Recently, The Union ran a piece asking that dialogue remain respectful around the fair board’s decision to allow elephant rides at the Nevada County Fair. Showing respect is an idea that everyone supports. However, in this article, The Union did more to sow seeds of divisiveness than it did to foster productive communication.
Most frighteningly, The Union included a mysterious quote of an inflammatory nature, citing no source. The implication is that the words were uttered at the fair board meeting. They were not. Nothing like this was said at the meeting or in any discussion I’ve observed, and it is far from the tone of any official position from any of the groups working to stop the elephant rides.
A video of the meeting is available online at http://youtube.com/watch?list=UUwRxyLsWDRVae7F2ZTomk-w&v=_K-bnUUvHTE (search “youtube fair board elephants”). There you will see knowledgeable and compassionate community members testifying against elephant rides at our county fair. Passion and frustration is expressed by both sides. I wonder if any of the editorial authors were present at the meeting.
The inclusion of the quote is frightening because there is already an us-against-them mentality, and The Union is fanning the flames. Before the meeting, the fair board sent out an email asking supporters of the contract to come wearing denim and light blue shirts to show solidarity. If the intention was to intimidate anti-ride elephant advocates, it worked. I didn’t feel scared, but many people have since commented on a clump of (mostly) men dressed in light blue who were standing in the back of the room with a menacing presence.
A mother from my child’s classroom stood silently, holding a photo of a chained elephant. A man walked by and ridiculed her. Wordlessly, I moved next to her to offer moral support. One man in the group spoke to another while looking and pointing directly at me. Such body language is generally perceived as threatening. This was not an environment of “thoughtfulness.”
In the video, notice the first speaker at the podium. Supportive of the contract, he says he’s not there to talk to the board. He turns around, yelling at the crowd, asking questions and demanding answers from us. The board passively allows the breakdown of order. This isn’t respectful.
Those supporting the board’s decision should know that a large contingency of people will continue to speak out against it and peacefully protest. The Union’s quote of unknown origin paints us with a hateful brush and makes violence against us easier. We are the ones who are taking a risk. It takes courage to speak out against the power structure. The fair board is not the victim, despite the attempt to characterize it that way. We are the underdogs. This is America, where we have the right to protest and the responsibility to hold government officials accountable. Democracy isn’t loyalty to leaders. It’s a participatory process.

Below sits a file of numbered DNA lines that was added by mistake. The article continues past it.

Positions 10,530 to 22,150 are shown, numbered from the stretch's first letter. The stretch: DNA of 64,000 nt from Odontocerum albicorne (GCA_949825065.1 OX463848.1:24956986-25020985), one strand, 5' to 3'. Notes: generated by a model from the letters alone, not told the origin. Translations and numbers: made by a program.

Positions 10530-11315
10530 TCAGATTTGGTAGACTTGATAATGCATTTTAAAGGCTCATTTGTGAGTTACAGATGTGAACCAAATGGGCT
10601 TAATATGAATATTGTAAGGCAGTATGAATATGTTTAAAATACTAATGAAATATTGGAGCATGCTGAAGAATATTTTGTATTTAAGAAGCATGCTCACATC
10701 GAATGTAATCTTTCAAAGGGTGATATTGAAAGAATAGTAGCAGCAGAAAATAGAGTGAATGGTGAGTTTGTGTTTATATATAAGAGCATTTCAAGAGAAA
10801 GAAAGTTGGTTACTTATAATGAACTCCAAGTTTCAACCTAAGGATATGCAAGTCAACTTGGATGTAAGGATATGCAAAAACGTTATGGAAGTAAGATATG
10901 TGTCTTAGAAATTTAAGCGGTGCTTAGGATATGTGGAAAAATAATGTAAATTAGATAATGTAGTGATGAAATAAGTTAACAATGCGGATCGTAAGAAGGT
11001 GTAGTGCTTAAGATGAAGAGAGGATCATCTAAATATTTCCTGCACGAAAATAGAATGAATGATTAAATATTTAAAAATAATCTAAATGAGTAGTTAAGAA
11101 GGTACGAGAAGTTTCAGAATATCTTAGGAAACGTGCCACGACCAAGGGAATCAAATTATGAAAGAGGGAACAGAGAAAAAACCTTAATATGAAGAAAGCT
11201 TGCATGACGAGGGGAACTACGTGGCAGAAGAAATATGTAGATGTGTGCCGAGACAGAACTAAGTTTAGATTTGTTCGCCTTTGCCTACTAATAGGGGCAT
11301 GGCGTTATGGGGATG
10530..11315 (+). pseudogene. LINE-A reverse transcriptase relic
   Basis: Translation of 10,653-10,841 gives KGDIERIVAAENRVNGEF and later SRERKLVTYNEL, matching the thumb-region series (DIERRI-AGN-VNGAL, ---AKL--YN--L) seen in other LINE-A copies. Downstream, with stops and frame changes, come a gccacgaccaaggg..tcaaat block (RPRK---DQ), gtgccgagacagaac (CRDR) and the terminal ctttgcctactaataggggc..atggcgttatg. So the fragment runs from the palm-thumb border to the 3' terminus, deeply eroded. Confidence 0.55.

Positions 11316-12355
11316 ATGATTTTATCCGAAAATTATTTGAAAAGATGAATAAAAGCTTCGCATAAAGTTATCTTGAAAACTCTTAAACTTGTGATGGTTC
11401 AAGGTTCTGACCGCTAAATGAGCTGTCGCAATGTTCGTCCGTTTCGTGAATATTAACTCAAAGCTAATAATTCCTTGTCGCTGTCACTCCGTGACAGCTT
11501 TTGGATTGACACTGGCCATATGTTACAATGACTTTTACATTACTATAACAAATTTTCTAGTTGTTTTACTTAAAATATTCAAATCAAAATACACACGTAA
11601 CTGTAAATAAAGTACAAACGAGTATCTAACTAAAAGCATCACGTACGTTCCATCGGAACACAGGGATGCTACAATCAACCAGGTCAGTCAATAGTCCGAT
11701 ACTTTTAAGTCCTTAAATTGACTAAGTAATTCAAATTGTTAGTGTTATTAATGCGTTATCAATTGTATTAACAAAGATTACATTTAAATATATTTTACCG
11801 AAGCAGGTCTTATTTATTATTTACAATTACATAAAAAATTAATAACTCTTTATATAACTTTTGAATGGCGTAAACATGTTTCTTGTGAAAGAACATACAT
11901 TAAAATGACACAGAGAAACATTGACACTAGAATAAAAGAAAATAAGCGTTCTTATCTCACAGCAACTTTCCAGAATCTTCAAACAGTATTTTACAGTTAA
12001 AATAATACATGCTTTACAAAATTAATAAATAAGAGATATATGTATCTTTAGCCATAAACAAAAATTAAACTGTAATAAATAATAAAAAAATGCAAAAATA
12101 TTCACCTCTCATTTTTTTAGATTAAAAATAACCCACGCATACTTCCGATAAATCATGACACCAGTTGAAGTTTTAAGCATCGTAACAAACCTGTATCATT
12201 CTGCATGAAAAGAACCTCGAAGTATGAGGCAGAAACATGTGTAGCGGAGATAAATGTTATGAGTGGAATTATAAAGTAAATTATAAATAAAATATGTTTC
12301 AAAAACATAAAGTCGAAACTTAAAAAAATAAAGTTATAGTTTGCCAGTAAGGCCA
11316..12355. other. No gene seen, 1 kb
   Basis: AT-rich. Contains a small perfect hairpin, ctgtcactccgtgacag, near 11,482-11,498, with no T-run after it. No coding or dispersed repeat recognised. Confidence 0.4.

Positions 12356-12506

Controversy exists about the treatment of elephants by HTWT. Many people are speaking out against their involvement in our county fair, and many more are in quiet opposition to the board. It is common to hear that “our family will not be attending the fair because of the elephant issue.” In the past, the fair has been a unifying experience for this community, and the board is failing in its duty to keep it that way.
One board member changed her vote because she saw how this issue is tearing the community apart. She did the right thing. Several Southern California municipalities and venues have severed ties with HTWT amid protests, including the Upland Lemon Festival, the Orange County Fair, Los Angeles County Fair, Santa Ana Zoo and the cities of Fountain Valley and Sierra Madre.
A theme in the pro-ride camp is resistance to change. Change is happening for valid reasons. In the New York Times on Feb. 7, 2006 (“Bronx Zoo Plans to End Elephant Exhibit”), Joseph Berger writes: “It’s a shift occurring around the country. While once every zoo worthy of the title would boast an elephant, facilities in San Francisco, Detroit, Santa Barbara, Calif., and Lincoln Park in Chicago have either closed their elephant exhibits or decided to phase them out … In New York, the Central Park and Prospect Park zoos stopped exhibiting elephants in the 1980s. The reasons behind the shift are complex and involve both the distinctive personality traits of pachyderms and America’s changing standards when it comes to confining animals.”
Tatiana Makovkin lives in Grass Valley.
Editor’s note: The July 20 editorial referenced above, “Agreeing to disagree requires respect,” spoke of the need to debate this issue in a civil manner. The editorial did not state the referenced quotation was made at the fair board meeting. Rather the offending comment, published to provide an example of how dialogue on the debate had deteriorated, was made in an email sent to an involved party, which The Union agrees the editorial should have stated in order to clarify its origin. The name of the author and which side the of the debate the author argues, was withheld to avoid painting either side of the debate with a broad brush and instead focus on the need for a civil discussion of this local issue.
We are the ones who are taking a risk. It takes courage to speak out against the power structure.